Last March my brother and I had lunch at an “Irish Pub” in Maplewood, New Jersey that on weekends fills quickly with local families. Maplewood real estate prices largely guarantee that at least one parent in every family works in Manhattan. We were amused, if slightly depressed, watching executives who manage entire departments, if not companies, eat wearily with their children. They sat with unblinking eyes, necks stiff from the effort to control their desire to flinch, aware that their Blackberries could not help them and their nannies were spending their weekends far, far away in Irvington.
My brother does not share my fondness for children as a species. He’s kind to them individually, but would never voluntarily spend time with someone under fifteen. Surrounded by wriggling ten year olds and gurgling babies, he frowned over his blue cheeseburger and muttered, “Why would anyone have kids? What’s wrong with these people?”
Defending familial instincts led me into teasing him that he was probably far more domestic than he wanted to admit. “I can see you now,” I said, “in a house in some development called ‘Chestnut River,’ two car garage, wife and kids. That’s probably who you are.”
He sputtered at the impossibility of such a future, adding that if it did happen, it would turn him into an alcoholic. Soon we’d painted the complete picture: potbellied, watching TV all day, his harried wife scurrying off to the kitchen to fetch him more pork rinds, repressed-yet-rebellious daughter writing angry poetry upstairs. Then I’d breeze in, we decided, the crazy aunt with a hot young Nigerian boyfriend, to spend two weeks turning their lives upside-down, liberating mother and daughter and leaving my brother cursing my existence as he chucks another Coors can into the pile near his chair.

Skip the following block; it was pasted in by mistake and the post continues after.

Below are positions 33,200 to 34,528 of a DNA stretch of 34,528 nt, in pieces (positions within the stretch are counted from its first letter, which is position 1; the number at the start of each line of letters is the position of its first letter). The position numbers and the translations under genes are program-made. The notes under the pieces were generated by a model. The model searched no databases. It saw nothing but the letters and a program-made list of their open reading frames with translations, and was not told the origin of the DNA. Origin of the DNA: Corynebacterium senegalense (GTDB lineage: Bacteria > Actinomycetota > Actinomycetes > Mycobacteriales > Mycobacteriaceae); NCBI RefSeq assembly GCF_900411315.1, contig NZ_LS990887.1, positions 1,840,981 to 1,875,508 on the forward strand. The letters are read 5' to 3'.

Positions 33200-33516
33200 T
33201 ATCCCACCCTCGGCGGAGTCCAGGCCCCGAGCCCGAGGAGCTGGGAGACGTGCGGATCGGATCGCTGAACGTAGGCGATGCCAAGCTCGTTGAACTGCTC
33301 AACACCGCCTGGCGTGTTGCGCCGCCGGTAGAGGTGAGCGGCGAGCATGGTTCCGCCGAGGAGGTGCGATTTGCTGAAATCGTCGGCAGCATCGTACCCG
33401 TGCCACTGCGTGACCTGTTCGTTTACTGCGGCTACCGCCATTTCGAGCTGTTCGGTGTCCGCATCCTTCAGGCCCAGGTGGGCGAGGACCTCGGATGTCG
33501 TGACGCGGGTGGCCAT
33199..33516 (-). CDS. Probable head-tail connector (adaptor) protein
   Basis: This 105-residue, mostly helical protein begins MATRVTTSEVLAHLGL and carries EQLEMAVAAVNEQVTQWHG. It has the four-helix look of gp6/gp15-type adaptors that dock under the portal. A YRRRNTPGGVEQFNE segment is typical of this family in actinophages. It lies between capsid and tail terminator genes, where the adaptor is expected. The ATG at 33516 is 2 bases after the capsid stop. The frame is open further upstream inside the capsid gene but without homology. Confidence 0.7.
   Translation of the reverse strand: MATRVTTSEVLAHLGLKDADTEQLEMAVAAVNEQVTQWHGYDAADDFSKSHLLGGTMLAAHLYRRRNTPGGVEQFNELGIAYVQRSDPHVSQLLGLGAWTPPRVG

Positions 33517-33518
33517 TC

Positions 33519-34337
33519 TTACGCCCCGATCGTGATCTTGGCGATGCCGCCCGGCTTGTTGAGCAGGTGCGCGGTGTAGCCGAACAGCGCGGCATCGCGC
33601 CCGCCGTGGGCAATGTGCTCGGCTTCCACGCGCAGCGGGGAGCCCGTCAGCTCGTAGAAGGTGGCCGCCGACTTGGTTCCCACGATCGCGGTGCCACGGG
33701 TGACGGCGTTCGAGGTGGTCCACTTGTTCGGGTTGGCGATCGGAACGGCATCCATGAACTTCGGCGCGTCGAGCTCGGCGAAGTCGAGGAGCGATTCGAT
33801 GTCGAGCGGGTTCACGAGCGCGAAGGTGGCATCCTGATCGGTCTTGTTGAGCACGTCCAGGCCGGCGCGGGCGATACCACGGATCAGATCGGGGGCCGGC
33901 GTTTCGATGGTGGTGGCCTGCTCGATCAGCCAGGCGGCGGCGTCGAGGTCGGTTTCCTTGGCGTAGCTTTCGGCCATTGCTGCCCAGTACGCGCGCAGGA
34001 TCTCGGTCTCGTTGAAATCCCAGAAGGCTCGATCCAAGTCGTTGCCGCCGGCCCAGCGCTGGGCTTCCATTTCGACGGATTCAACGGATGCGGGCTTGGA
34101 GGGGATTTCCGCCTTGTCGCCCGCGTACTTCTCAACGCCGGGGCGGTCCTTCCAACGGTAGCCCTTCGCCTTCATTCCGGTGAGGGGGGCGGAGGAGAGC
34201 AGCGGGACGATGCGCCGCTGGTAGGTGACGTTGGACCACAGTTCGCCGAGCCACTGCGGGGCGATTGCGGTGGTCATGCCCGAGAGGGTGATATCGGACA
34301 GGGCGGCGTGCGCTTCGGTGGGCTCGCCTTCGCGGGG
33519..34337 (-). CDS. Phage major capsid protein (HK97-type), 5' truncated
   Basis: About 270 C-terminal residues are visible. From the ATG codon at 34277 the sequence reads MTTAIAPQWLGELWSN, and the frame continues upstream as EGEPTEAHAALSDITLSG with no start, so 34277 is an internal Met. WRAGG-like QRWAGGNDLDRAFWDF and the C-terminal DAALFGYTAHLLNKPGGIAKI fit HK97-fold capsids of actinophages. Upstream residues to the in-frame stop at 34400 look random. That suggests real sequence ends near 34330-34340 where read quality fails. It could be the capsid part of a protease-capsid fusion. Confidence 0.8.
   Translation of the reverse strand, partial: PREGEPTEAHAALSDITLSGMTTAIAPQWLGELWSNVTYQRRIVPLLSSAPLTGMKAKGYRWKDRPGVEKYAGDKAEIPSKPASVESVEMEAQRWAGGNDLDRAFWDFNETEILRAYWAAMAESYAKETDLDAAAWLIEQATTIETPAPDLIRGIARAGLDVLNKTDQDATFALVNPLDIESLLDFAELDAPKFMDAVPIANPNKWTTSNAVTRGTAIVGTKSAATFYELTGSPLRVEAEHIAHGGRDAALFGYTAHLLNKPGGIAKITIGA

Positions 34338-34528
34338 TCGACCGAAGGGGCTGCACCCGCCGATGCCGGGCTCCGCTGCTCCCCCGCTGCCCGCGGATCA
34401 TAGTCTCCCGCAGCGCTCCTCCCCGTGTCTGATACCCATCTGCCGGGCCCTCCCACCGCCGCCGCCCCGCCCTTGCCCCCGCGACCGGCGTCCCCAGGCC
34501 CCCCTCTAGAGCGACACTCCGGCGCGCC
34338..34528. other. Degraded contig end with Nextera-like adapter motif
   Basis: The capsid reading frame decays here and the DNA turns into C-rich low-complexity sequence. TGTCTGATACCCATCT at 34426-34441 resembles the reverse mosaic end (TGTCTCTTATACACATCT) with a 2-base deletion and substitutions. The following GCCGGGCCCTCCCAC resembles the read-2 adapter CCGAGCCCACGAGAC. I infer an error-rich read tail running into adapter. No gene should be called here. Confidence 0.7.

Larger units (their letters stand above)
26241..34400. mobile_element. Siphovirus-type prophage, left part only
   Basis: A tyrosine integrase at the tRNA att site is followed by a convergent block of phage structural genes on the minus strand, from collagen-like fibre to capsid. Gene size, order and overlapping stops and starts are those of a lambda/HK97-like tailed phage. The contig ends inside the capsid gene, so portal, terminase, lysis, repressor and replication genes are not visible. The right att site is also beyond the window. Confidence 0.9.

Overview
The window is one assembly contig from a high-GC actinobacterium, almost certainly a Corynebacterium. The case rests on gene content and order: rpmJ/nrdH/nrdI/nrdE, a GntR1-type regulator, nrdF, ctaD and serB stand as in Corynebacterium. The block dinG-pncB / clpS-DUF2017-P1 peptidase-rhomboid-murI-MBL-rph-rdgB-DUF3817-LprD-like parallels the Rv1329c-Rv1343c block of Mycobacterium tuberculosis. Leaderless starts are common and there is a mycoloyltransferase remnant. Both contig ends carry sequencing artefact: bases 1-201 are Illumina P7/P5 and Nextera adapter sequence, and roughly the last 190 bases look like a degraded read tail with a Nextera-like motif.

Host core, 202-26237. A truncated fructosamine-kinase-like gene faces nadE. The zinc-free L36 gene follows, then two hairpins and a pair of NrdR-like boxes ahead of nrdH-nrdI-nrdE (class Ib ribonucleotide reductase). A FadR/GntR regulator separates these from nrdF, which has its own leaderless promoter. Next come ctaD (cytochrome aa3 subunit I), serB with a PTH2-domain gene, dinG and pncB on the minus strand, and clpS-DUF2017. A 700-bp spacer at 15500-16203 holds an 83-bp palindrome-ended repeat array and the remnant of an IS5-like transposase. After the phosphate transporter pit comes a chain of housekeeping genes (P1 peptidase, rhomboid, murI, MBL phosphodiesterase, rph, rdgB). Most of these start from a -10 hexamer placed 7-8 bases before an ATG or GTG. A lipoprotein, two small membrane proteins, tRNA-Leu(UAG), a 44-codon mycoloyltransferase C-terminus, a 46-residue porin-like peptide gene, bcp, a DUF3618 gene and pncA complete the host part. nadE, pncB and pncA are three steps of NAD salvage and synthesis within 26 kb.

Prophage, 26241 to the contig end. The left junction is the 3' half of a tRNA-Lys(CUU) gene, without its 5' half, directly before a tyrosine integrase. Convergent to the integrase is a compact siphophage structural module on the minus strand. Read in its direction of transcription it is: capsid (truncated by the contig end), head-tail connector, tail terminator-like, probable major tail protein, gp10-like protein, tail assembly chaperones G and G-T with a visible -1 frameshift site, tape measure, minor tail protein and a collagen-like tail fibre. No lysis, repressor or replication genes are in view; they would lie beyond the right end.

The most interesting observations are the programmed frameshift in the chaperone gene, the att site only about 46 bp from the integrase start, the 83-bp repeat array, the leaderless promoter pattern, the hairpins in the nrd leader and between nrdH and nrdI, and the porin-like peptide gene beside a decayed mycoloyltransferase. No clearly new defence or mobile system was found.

Joking around that day, I don’t think either of us felt we could find our separate paths soon enough. As much as we love each other, we constantly struggled over his dislike of all things New York. Living with someone who didn’t want to leave the house, when leaving the house presented a buffet of wonders, was a drag. And obviously it was an even bigger drag for him.
Now, my brother is on his own, and working, and has changed his Facebook status from “single” to “in a relationship.” We all know how serious that is. And I’m in England. I did go out with a Nigerian the other day, actually. It occurred to me today that life is slippery and we may suddenly find our Maplewood prophecy has come true: I may go from England to Thailand to Russia to Uruguay, arriving at odd moments in his settled life, while he raises a family in Buffalo with a nice girl. It could happen, and it could happen before you know it.
I’m so glad, either way, we got the opportunity to be unhappy together for half a year first.